“It’s important to me that he does live here and his family is here,” Sutton said. “He understands what people are looking for, and he’s been a great listener throughout the time he’s been here.” 

Bridges has lived with his family on the east side of Lansing since he arrived here six and a half years ago. 

“In past situations, when we’ve had a gap, a need for an interim director, I’ve felt that it’s held up progress,” Sutton said. “Not this time. Steven has a vision that is both global and local. He’ll continue to look in both spaces for connections that fit that vision.” 

While he plans to keep up his curating work, Bridges looks forward most to weaving the Broad more closely into MSU and the broader community. 

“I find great joy in connecting with people and learning what they appreciate, and sometimes what they may not appreciate, about the work we’re doing,” Bridges said. “That’s work I would have done regardless of being interim director. There’s incredible opportunities for growth in the coming months and I look forward to all of it.” 

A lasting legacy of Ramírez-Móntagut’s tenure is the Open Storage Project, a 4,000-square-foot space in the Broad’s lower level that will display 5,000 works from the museum’s permanent collection, formerly the Kresge Art Museum collection. 

Bridges thanked Ramírez-Móntagut for “making that dream come into a reality.” 

“For me, that responds meaningfully to one of our longer-standing issues, which is to have a more permanent place for our collection,” Bridges said. “Monica deserves the entire credit for it, and I was a huge supporter. Now we have the ability to carry it forward and make sure we do it right.” 

Bridges hopes construction will begin in “a year to a year and a half” after a carefully considered design process. 

In the meantime, the Broad’s 10th birthday blowout show, beginning Sept. 10, promises to be a spectacular parting gift from Ramírez-Móntagut. The exhibition will showcase a panoply of objects designed by the Broad Museum’s visionary architect, the late Zaha Hadid, from a prototype automobile to jewelry, clothing, furniture and other objects, with sketches, paintings and videos of designs and product concepts. The one-of-a-kind fusion of a museum building and its contents was co-curated by Ramírez-Móntagut, who is also an architect, and Woody Yao from Zaha Hadid Design.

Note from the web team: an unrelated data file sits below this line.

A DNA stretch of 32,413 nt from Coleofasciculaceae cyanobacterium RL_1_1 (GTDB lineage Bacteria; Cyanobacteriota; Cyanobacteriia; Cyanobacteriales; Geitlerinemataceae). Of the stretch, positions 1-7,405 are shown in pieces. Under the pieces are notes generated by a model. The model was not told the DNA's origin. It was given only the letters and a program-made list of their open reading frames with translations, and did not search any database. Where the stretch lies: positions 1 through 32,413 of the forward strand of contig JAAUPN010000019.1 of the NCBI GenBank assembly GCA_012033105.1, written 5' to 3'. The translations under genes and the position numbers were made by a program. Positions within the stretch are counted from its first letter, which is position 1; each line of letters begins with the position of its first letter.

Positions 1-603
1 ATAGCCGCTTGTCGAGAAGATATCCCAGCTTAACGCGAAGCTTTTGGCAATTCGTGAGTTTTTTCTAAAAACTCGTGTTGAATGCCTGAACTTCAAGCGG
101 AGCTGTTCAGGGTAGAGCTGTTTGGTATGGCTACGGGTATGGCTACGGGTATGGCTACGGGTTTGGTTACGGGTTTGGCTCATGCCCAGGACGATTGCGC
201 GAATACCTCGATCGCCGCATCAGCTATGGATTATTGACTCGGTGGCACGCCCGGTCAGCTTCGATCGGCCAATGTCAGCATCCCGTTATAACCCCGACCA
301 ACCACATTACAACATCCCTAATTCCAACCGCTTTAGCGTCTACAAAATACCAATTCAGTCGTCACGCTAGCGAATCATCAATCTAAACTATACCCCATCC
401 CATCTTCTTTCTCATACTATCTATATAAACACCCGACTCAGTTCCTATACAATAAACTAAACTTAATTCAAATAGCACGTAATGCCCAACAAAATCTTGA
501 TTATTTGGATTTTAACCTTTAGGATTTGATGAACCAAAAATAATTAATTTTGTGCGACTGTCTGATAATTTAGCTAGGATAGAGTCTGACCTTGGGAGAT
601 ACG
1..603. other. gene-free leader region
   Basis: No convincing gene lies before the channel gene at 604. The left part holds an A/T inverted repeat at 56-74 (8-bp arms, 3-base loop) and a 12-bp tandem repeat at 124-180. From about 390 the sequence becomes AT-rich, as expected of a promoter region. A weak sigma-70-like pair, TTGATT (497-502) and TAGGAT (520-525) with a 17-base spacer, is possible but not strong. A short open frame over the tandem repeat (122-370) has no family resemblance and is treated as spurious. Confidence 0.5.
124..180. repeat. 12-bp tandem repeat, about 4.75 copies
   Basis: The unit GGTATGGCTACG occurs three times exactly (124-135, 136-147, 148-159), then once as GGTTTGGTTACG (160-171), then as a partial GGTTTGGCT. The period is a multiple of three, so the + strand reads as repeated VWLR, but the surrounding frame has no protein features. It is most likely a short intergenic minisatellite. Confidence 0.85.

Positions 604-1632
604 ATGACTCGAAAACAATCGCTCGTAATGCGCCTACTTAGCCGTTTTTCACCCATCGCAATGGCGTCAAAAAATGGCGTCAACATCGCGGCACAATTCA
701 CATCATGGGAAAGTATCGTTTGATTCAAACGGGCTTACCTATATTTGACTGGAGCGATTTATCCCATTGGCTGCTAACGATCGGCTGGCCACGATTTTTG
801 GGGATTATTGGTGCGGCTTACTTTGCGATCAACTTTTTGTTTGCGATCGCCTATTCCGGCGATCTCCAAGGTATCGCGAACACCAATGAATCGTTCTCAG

A search committee for a permanent director will probably be formed in the fall, according to Stoddart. 

Ross said he’d like to see a director “who comes with years of experience in the director’s role, who’s been at some well-known institutions, who knows what it takes to put a show together.”  

He contrasted these criteria with former directors Michael Rush and Marc-Olivier Wahler, whose expertise he described as “very specific.” Both directors had strong backgrounds in contemporary art. 

“I want to see someone who understands all the genres, from ancient antiquities to contemporary art created last week and emerging artists that are barely known,” Ross said. 

You hire a director based on the vision that you hold for the museum,” Stoddart said. “Our goal is for the Broad to be a community engaged institution, and that’s what we’ll be looking for, whether it’s someone coming from the region or someone from further away.” 

It’s unlikely that the Broad will hire another high-concept contemporary art theoretician like Wahler, who hit town with a splashy, magic-themed exhibit when he took over the Broad but failed to deeply connect with MSU and the wider community. 

In a June 8 story on Ramírez-Móntagut’s selection as director of the Parrish Art Museum, The New York Times’ Zachary Small pointed out that regional institutions like the Parrish have struggled to recruit and retain leadership in the pandemic era, as “visitors have come to expect their museums to act more like community centers, with a greater emphasis on local programming and representation.” 

Stoddart said that’s part of a broader trend in the museum world. 

“I’m seeing a shifting in the kinds of directors that museums are hiring,” Stoddart said. “They are looking for museums to really understand their connection to where they’re located.” 

With his extensive local connections, Bridges is an obvious fit, but he hasn’t decided whether he’ll apply for the permanent director’s post. 

“Of course, it’s on my mind, but at this point, I really can’t say,” he said. “I’m still grounding myself in the current moment we’re in, and there’s a lot of work to be done.”

Bridges, Broad, Art, Museum, Interim